top of page

The plan had been to spend week in Ghana, a week in Ouaga, and then a week in Mali. Tour books and weblogs gushed enthusiastically about Dogon country and the unique culture of the Dogon people living above, below, and actually on the Bandiagara escarpment, which was located just a half day's drive north of the Burkina Faso border. Mopti was a big, busy port city on the Niger River. And Djenne was supposed to be everything that Timbuktu ought to be but wasn't - a small, low-key old town of traditional mud brick houses and a world renowned mosque. As we prepared for the trip, I spent hours figuring it out - how to get there, where to stay, how to engage a guide to trek through Dogon Country, how many days it would take, where to stop along the way. We got our visas and booked a couple of hotels. And then a bunch of thugs grabbed a group of European tourists from a restaurant in Timbuktu, and killed one when he resisted. It would sound a little self-absorbed and insensitive to say that the kidnappers put a serious kink in our plans, when one guy got killed and a whole bunch of people suffered considerable grief. But once the kidnapping had taken place, all the usual alarms went off, and officialdom concluded it wasn't safe to travel to that part of the world. Very annoying for us.


Still we hadn't made up our minds, and when we got to Ouaga, we started making inquiries. Mostly, people told us they thought it was probably safe. But is also turned out to be inordinately expensive, and more of hassle than we'd imagined it would be. You needed a car for about a week, with a driver and probably a guide as well, which meant we couldn't really be on our own. A couple of fairly unctuous travel agents tried to sell us on a trip that would take about a week and cost us at least a hundred dollars a day, before we started adding in hotels, food, and other costs. We'd already paid for the visas and a hotel for a couple of nights, but in the end, we decided to head to southwest Burkina Faso instead.


But about four or five days into our stay in Ouaga, I started getting sick - not, as you might expect, with a case of the shits, but rather with some strange throat infection. It was a bit sore, but the worst of it was that I could barely swallow. My head was killing me, my muscles ached, and all I really wanted to do was to lie in a dark room and sleep. Usually, even when I'm sick, I figure the best way to get past it is to ignore it, but normal things like moving one foot in front of the next or getting a spoonful of solid food down my throat seemed to demand more effort than I could muster. Still, this was not going to keep us from moving on. We boarded a bus on the Wednesday before Christmas in Ouaga, headed for Bobo Dioulasso.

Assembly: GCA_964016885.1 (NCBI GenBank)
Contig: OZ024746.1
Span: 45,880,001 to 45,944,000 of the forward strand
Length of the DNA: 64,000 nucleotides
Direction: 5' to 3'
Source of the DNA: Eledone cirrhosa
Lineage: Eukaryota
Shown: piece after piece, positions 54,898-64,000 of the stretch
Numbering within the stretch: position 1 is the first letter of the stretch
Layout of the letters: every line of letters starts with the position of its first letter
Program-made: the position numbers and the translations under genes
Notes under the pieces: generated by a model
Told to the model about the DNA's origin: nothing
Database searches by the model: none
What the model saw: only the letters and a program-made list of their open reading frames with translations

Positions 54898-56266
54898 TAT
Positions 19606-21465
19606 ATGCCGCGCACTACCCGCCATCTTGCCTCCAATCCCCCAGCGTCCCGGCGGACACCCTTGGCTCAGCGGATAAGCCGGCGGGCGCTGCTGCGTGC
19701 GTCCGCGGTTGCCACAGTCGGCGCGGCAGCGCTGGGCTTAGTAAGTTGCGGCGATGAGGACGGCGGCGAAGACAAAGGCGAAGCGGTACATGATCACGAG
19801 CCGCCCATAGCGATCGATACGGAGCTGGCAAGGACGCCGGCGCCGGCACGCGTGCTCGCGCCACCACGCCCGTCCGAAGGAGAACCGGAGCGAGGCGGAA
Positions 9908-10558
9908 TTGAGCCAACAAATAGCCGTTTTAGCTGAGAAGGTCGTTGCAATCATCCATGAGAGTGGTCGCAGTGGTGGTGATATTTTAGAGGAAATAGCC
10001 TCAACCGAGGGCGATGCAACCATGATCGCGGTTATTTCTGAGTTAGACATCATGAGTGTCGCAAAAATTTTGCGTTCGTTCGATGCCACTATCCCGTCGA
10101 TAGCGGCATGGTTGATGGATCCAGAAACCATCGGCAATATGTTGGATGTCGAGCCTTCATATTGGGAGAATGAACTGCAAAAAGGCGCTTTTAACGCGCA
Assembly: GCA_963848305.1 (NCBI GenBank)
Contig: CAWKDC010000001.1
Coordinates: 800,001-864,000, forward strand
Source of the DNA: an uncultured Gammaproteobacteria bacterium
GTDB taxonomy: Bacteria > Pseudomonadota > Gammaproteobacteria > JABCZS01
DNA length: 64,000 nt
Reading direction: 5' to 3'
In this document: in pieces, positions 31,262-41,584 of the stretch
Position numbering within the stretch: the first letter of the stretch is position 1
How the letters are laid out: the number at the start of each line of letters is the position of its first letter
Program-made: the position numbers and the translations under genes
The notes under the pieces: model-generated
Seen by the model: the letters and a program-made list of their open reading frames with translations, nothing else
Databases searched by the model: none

I was feeling too wasted to try to read, so I split my time gazing out the window and trying to sleep. Much of the road had been paved, which may have been one of the most important developments in the Burkina economy of the last 30 years - especially since the train that used to be reasonably reliable had all but ceased to operate. This was the line that had been optimistically named the Regie Abidjan-Niger sometime back in the early twentieth century, but it never made it much past Ouagadougou, and from what I could gather, when things began to fall apart in Ivory Coast a decade or so ago, the train service fell apart as well. Once out of town - the bush which had begun just a few kilometers from the center of town in the seventies was now much further removed from the built-up core, with scattered and fairly disorganized settlements along the road for 10 or 20 kilometers - things didn't look much different than they had years ago - flat, dry, brown, dusty, and pretty dull. The only really noticeable difference was that there were cell phone transmission towers every few miles. Burkina Faso, like much of the rest of the world, had gone mobile, and also, like much of the rest of the world, people often seemed to be more interested in their cell phones than anything that was happening around them.


The bus itself was miles removed from what had passed for public transportation in 1977. It was big and comfortable, fitted with overhead video screens that showed horrible soap operas and melodramatic films, and equipped with an air conditioner that actually worked. But the most extraordinary thing of all about it was that it left exactly on schedule and arrived in Bobo on time too.


In Bobo, We got nicely ripped off by a taxi driver who took us on a fifteen minute ride to get us to our hotel, which was less than 1000 meters from the bus station. Should have checked Google maps, I suppose... La Villa Rose was itself a pleasant enough place - except for (once again) the unreliable hot water. It was owned and operated by a Dutch woman named Franca and her Burkinabe/Malian husband Moctar - and yes, that in itself would certainly make a great story - but we couldn't really quite figure it out. From what I could make of it, it sounded exceedingly complicated and confusing. He had lived in Amsterdam, she now spent half her time in Bobo and half in Amsterdam, his brother was an imam in Mali, but he had been born and raised in Bobo. And it wouldn't have surprised me if their domestic relationship deviated in one way or another from the western norms (not that it mattered). In any case, they both treated us exceedingly well, and seemed in particular to appreciate the opportunity to speak Dutch with the guests, even if they were guests speaking Dutch with American accents.


Best of all, Franca offered to rent us her Toyota Land Cruiser - for the very reasonable price of about $70 a day with a driver. So we spent a few days in Bobo, me mostly dragging my feet from one place to the next or sleeping, until Pat forced me to see a doctor. He prescribed antibiotics for me, and within a day, I was feeling much much better, just in time to continue the journey.


bottom of page